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The Coronavirus Job Retention Scheme (JRS) and the Shareholder/Director: An opinion

The Coronavirus Job Retention Scheme (JRS) and the Shareholder/Director: An opinion

Monday, 30 March 2020

Government guidance suggests that if you’re the director of your own company you may benefit from the Job Retention Scheme (JRS) in relation to salary which is paid to you through PAYE. However, many such directors will often pay themselves comparatively little, preferring instead to withdraw profits via dividends, which restricts its value.

Nevertheless, in focusing on the salary element of a director’s income, and the ability to claim under the JRS, there are other questions as to entitlement. This is primarily because it’s a condition of the Job Retention Scheme that a director, like any other employee, is ‘furloughed’ such that they no longer perform any duties for the company.

This appears problematic, given the ongoing duties that a director owes to the company under the Companies Act and otherwise. They may, in that role, find that they have to continue undertaking some tasks, even if only administrative.

However, in our view, this should not preclude a JRS claim, to the extent that the salary relates to a genuinely separate employment role. If it does, it may be worth considering furloughing that role and documenting it as such in accordance with guidance. We would, however, counsel that you should also take employment law advice in relation to a director’s written or implied service agreement given the wider implications of its existence, including entitlements to national minimum wage and pensions auto enrolment, and that this could have longer term impact beyond the period of any furlough.

Can you furlough a director for the purposes of the JRS otherwise than when a formal service agreement exists?

HMRC guidance to date doesn’t make the differentiation we have made, therefore it remains to be seen. If a claim is contemplated, it would still be wise to document an agreement between the director and the company for which the director has ceased to perform any duties, and to document that they have been furloughed.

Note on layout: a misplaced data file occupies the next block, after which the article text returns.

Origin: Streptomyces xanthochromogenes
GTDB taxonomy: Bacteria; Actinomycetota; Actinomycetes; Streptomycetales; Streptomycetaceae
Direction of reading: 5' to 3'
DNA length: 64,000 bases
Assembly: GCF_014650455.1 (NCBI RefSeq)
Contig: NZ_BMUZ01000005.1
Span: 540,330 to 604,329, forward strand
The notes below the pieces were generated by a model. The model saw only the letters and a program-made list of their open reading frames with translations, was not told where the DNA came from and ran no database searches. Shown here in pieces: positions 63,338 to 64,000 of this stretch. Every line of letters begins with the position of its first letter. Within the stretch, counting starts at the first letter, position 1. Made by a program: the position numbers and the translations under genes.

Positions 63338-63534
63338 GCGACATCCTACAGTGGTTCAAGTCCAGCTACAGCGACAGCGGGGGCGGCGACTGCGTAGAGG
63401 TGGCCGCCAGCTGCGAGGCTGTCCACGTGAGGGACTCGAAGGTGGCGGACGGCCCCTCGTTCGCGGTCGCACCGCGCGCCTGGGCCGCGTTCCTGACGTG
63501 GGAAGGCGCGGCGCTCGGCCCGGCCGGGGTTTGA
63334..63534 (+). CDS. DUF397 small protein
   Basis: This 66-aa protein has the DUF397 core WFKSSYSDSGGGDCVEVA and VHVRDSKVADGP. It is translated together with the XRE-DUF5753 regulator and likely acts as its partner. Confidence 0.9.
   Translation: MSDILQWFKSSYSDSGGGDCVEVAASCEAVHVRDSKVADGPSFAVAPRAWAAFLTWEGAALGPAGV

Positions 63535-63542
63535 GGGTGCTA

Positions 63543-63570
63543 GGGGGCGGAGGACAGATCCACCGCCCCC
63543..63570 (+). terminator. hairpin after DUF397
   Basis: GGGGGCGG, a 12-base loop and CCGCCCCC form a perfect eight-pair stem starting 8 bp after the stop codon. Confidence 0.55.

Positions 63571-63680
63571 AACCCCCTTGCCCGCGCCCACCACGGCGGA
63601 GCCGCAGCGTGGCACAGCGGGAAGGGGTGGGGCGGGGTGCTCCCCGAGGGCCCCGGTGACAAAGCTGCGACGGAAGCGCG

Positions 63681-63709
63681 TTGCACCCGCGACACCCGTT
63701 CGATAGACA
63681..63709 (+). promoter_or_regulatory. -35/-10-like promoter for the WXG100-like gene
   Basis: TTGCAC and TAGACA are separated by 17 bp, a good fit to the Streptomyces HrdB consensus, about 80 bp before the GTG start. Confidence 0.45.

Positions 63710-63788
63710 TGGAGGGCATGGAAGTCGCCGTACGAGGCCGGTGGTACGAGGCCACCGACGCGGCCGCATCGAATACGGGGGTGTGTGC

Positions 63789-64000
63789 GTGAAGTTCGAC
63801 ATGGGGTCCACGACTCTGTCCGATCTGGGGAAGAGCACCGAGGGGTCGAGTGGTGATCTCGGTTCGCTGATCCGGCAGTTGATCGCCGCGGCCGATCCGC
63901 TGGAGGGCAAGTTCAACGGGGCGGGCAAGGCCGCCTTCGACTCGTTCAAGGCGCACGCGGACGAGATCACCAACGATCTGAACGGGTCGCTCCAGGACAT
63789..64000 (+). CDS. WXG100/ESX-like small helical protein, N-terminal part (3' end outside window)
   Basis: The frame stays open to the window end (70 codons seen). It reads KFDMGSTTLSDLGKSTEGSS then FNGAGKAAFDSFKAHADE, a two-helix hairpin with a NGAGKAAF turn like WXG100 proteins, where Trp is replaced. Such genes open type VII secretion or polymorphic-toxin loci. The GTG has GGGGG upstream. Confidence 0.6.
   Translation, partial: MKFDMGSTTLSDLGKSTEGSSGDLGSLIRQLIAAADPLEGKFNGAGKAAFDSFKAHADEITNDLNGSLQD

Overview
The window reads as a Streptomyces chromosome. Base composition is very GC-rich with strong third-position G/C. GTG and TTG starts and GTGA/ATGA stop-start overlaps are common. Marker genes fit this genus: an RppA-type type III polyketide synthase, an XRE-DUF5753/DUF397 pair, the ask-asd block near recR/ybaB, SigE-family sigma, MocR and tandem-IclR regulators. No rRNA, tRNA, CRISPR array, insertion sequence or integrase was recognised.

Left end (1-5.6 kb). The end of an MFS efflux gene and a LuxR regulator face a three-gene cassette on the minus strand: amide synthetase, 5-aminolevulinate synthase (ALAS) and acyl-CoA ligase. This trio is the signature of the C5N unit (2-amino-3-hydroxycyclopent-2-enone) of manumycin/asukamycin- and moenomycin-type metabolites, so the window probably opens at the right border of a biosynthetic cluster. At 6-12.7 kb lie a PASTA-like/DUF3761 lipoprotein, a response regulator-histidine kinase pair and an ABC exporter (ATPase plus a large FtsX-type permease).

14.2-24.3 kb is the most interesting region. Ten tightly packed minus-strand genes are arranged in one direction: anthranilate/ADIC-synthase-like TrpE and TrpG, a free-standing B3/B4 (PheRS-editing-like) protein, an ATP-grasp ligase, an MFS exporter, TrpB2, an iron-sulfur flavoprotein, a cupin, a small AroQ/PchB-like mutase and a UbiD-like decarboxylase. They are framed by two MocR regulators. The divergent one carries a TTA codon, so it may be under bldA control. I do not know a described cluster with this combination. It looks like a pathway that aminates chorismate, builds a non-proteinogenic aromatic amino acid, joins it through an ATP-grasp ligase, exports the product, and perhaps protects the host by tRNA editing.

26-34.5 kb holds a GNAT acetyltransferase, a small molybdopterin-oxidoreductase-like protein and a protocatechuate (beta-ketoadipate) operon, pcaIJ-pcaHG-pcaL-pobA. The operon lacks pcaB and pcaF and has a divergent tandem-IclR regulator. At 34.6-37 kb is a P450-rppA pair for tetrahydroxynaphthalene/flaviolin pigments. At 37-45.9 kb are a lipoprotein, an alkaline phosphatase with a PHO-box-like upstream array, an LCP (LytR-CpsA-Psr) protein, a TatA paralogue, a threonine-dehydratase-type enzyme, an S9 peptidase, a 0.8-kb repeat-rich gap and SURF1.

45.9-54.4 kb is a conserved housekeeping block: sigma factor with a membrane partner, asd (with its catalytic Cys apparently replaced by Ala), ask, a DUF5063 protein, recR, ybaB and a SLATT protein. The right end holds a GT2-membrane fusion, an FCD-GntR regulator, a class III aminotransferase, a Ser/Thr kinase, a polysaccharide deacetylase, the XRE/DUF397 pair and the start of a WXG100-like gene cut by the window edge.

To the extent that the company has more than one director, it’s perhaps also easier to evidence that in furloughing one director that others remain to carry out any ongoing tasks.

Ultimately, however, whether HMRC will accept a claim by a single director or all the directors that they have been effectively furloughed will depend on the detailed rules of the Job Retention Scheme and their interpretation of them, all of which is still evolving.

We recognise that directors who do currently draw a wage from their company, and want to consider a claim under the JRS, may wish to proceed on the basis that they are no longer able to carry out their day-to-day role due to the curtailment of business. If so, we advise that they make full disclosure to HMRC of their circumstances when doing so and bear in mind that HMRC have stated their right to retrospectively audit all aspects of a claim.

The above reflects our opinion based on information currently available. HMRC have, however, said that guidance will be updated as the JRS is further developed, and in line with any further government announcements. To that extent, we recommend that when implementing any arrangements, you check for any updates.

For more information please get in touch with your usual MHA Larking Gowen contact or call 0330 024 0888 or email enquiry@larking-gowen.co.uk.

You can find contact details on the Our People section of the MHA Larking Gowen website.

John Weston

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